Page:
Tuesday, November 1, 2011

UPDATE Nov. 9:Personhood vote in Mississippi rejected yesterday!

Katherine Q. Seelye, New York Times, November 9, 2011
One of the biggest surprises of the night (November 8) was Mississippi’s rejection of a far-reaching and stringent anti-abortion initiative known as the “personhood” amendment, which had inspired a ferocious national debate. The measure, Initiative 26, would have amended the state Constitution to define life “to include every human being from the moment of fertilization, cloning or the functional equivalent thereof.”

Supporters, including evangelical Christians, said it would have stopped the murder of innocent life and sent a clarion moral call to the world. They said they expected that passage in Mississippi would have built support for similar laws in other states.
Opponents, led by Planned Parenthood and the American Civil Liberties Union, said the proposal would have outlawed all abortions, including in cases of rape and incest and when the woman’s life was in danger; would have barred morning-after pills and certain contraceptives such as IUD’s; and could have limited in vitro fertility procedures.
“The message from Mississippi is clear,” Nancy Keenan, president of NARAL Pro-Choice America, said in a statement. “An amendment that allows politicians to further interfere in our personal, private medical decisions, including a woman’s right to choose safe, legal abortion, is unacceptable.”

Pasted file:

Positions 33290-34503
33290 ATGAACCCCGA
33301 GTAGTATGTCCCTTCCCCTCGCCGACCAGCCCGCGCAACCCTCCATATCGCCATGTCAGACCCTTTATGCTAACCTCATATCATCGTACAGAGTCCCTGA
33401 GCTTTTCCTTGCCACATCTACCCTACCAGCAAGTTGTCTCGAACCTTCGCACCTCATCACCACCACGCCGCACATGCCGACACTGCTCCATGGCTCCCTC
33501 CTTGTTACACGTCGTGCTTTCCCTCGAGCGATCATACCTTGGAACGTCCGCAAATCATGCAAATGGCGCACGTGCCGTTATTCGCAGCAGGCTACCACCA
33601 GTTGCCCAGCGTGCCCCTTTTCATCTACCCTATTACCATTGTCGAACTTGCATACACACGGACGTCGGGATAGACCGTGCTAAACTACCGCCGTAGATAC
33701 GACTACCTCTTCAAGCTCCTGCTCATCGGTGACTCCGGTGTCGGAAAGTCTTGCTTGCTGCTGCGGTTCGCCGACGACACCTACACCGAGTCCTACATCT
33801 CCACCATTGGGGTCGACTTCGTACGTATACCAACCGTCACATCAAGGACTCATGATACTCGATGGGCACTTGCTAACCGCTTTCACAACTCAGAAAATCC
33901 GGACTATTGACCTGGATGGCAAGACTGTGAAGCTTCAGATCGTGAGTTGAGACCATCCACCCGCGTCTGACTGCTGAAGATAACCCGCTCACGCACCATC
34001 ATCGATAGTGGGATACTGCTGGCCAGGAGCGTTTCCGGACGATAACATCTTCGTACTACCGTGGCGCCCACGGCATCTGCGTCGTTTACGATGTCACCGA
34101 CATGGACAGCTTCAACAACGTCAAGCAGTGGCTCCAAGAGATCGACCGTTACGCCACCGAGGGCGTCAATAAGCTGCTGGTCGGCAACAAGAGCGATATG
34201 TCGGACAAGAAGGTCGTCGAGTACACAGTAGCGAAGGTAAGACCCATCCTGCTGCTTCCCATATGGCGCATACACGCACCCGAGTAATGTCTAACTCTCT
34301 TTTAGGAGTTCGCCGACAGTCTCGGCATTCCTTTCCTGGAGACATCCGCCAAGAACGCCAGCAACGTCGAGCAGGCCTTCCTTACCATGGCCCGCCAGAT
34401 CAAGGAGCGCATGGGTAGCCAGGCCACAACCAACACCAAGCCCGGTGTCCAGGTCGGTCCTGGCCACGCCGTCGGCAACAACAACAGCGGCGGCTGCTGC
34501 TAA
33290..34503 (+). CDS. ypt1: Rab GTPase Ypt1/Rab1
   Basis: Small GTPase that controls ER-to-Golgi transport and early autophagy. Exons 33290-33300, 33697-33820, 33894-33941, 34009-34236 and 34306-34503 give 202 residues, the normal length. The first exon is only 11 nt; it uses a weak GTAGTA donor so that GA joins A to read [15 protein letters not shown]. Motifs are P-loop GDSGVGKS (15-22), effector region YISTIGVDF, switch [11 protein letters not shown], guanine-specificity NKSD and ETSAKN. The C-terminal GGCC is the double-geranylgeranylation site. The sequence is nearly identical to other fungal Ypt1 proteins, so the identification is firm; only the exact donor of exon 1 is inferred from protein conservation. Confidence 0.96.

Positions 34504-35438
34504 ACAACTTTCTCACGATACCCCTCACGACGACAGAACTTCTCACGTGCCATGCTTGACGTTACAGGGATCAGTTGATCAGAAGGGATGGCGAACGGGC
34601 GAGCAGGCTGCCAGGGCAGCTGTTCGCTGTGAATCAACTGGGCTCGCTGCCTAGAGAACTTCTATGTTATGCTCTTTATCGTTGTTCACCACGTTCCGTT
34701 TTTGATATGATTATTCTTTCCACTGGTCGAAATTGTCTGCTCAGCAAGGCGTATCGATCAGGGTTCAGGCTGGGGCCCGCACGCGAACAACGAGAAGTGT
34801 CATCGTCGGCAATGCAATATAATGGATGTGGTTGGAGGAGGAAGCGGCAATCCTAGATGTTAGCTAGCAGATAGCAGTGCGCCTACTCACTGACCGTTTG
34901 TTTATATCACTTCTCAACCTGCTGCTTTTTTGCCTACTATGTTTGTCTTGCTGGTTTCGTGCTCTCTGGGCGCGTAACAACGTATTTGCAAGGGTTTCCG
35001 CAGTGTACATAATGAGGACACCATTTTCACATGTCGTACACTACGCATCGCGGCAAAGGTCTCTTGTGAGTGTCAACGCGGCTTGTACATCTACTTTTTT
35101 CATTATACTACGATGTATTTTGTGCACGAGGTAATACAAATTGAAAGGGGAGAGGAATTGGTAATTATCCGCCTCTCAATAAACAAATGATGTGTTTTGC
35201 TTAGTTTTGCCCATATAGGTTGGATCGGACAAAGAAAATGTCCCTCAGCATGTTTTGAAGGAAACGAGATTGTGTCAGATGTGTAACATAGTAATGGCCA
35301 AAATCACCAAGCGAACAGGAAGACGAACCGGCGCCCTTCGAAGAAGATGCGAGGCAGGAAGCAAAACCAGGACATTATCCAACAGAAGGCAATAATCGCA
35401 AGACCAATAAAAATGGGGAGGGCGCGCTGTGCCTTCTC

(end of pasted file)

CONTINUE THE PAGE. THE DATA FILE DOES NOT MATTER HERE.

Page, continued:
The push for a personhood amendment split the country’s anti-abortion movement. Traditional leaders including the Roman Catholic bishops and National Right to Life opposed it on strategic grounds, fearing it would lead to a defeat in the United States Supreme Court and set back their decades-long efforts to chip away at abortion rights.
From NPR's On Point website, October 341, 2011
The abortion battle goes deep next Tuesday in the state of Mississippi. Voters there go to the polls to decide whether to write into the Mississippi constitution an amendment stating that life begins at conception. Sperm meets egg and you would have a legal person.

It would make abortion in any circumstance virtually impossible under the law. Backers of the so-called “personhood” movement hope to take it national. Use it to batter down Roe v Wade. Mississippi may be their first big victory